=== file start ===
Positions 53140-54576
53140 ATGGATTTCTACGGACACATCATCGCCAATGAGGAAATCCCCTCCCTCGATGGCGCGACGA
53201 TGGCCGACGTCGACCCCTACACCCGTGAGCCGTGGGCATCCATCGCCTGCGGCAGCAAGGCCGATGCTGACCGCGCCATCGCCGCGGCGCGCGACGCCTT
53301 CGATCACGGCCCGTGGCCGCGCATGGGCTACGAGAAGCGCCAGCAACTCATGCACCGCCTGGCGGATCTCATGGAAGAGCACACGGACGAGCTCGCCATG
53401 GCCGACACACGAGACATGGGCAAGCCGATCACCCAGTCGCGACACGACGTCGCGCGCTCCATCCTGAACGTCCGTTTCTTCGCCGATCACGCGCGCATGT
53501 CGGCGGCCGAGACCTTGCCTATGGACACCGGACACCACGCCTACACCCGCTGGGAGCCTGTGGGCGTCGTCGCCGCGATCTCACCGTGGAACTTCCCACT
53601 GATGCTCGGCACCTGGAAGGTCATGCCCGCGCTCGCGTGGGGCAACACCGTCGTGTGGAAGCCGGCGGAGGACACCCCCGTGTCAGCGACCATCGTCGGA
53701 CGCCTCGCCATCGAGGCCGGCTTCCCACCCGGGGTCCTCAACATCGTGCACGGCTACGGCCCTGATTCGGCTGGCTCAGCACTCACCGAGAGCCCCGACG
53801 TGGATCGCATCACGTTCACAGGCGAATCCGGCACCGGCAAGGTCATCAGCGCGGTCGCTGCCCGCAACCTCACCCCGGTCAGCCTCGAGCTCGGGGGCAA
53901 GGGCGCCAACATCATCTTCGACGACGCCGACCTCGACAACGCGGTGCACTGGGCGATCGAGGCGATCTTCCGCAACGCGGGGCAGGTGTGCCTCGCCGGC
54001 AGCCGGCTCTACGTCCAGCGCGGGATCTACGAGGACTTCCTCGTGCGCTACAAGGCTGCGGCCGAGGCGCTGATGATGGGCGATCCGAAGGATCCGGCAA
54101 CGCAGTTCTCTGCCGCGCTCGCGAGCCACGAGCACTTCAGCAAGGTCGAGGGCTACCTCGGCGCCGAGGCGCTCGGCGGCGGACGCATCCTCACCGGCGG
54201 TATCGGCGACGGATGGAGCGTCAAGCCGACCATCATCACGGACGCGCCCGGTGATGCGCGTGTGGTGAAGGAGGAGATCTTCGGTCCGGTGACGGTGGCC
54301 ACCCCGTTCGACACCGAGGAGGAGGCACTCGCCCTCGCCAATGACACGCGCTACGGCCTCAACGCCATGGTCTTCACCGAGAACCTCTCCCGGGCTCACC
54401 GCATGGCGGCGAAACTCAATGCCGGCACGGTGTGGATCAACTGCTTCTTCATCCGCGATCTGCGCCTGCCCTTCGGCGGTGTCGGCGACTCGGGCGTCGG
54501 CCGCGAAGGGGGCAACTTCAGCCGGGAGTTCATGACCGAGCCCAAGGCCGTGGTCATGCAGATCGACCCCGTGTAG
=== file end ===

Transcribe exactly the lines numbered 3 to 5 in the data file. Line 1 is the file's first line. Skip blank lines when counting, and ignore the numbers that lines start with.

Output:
53201 TGGCCGACGTCGACCCCTACACCCGTGAGCCGTGGGCATCCATCGCCTGCGGCAGCAAGGCCGATGCTGACCGCGCCATCGCCGCGGCGCGCGACGCCTT
53301 CGATCACGGCCCGTGGCCGCGCATGGGCTACGAGAAGCGCCAGCAACTCATGCACCGCCTGGCGGATCTCATGGAAGAGCACACGGACGAGCTCGCCATG
53401 GCCGACACACGAGACATGGGCAAGCCGATCACCCAGTCGCGACACGACGTCGCGCGCTCCATCCTGAACGTCCGTTTCTTCGCCGATCACGCGCGCATGT